Inspired by his grandfather to become a captain, Max has travelled the world by sea. Having been a first mate, deckhand, and now skipper, his knowledge of the yachting industry is vaste. Below, Max shares his insights and his favourite charter destinations.

How long have you been a skipper for?

A: I’ve been a skipper for almost 4 years now. Before I was a skipper, I was a first mate and a deckhand on super yachts 14 to 20m in length. I had to learn all the different parts of boats and how boats are run, for example what’s least and most likely to break on a boat.

How did you get into yachting?

A: My grandfather was a seafarer, so it’s in my blood. He lost his leg going off to WWII. He always loved the sea and always told me to go for it, so I did.

Describe your role as a skipper for a day charter.

A: The role of a skipper consists of delivering the maximum amount of wow tailored to the guests. Some families want to go snorkelling and see marine life and the sights, and the other half want to go from A to B. At the same time, you want try to make things as comfortable as possible; to serve drinks in the nicest way and keep the boat steady so they don’t get seasick or spill their drinks.

What are the benefits of having a skipper?

A: Having a skipper means that the guests can relax. Often, their dream is to lie in the boat, while having a cocktail and soaking up the sun. With a skipper guests are able to fulfil this dream. Additionally, as soon as everyone has had a drink the skipper ensures the safety of all the guests by becoming the lifeguard.

What is your favourite part of being a skipper?

A: My favourite part is being in the sun, showing the guests things they haven’t seen before, and ultimately making their day better.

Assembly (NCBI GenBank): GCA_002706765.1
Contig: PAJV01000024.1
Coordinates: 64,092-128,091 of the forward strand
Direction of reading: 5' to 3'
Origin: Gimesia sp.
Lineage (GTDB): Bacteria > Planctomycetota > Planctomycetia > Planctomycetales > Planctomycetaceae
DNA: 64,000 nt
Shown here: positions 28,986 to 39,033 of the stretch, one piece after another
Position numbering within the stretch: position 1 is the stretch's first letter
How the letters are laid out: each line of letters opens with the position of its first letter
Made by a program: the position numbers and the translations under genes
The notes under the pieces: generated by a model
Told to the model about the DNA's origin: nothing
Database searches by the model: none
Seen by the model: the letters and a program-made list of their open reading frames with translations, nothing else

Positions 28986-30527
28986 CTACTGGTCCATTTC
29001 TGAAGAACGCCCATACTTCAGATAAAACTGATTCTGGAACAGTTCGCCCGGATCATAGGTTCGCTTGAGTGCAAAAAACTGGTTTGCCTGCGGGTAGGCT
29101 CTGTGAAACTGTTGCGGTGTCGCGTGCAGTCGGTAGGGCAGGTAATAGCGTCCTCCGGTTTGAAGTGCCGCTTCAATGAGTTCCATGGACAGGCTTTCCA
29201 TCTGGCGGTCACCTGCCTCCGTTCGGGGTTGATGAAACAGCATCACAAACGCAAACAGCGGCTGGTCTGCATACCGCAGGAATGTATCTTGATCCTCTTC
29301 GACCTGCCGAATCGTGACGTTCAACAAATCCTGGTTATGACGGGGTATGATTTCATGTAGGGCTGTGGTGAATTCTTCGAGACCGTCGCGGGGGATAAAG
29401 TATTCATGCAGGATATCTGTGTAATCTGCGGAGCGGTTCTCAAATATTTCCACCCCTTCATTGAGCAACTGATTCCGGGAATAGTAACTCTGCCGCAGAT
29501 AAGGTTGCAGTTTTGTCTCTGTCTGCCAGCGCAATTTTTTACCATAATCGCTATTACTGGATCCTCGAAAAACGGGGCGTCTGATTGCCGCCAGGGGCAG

What is your least favourite part of being a skipper?

A: My least favourite part of being a skipper would be coming up short and having problems you aren’t able to fix on the spot. Often, it’s stressful as there are a lot of little things one must think of that sometimes are not completed on time, for example the boat not being ready or not having champagne flutes available.

How long have you lived in the south of France?

A: I’ve been in France for 16 years on and off. The first few years were land-based doing studies, I was then at sea for 7 years, and now being land-based again and having been for the past 4 years.

Why should someone charter a day boat on the French Riviera?

A: I think it is possibly the best cruising/boating area. The French Riviera offers glam and the availability of everything. It’s been tailored into a coastline that has everything.

Where are your favourite places to go on the French Riviera?

A: The best spot is between the Cannes Islands. There’s some water which is turquoise-blue and it looks like you’re in the Caribbean. Pulling into Monaco is also great because you can see the palace from the sea, which you can’t see from land. It’s incredible being surrounded by some of the biggest most expensive boats and those on the top rich list of Monaco.

Can you spend a day on the Cannes Islands, or is a couple of hours enough?

A: There are a lot of options of things to do, so it depends on what you want to do and see. If you want to get off the boat and see the islands you can go to the monastery and the fort. There are good restaurants including La Guérite which has live music, fantastic food, and great service.

Is there somewhere to berth along the Cannes Islands?

A: Having somewhere to berth is the ideal situation, but it depends on the restaurant. Some have berthing areas, whereas others have ferry pontoons. La Guérite has a guest drop-off location, but it’s usually busy. Berthing also depends on which boat you are chartering. The VanDutch in particular is too deep to go into some berthing spots.

What other places along the Riviera would you recommend?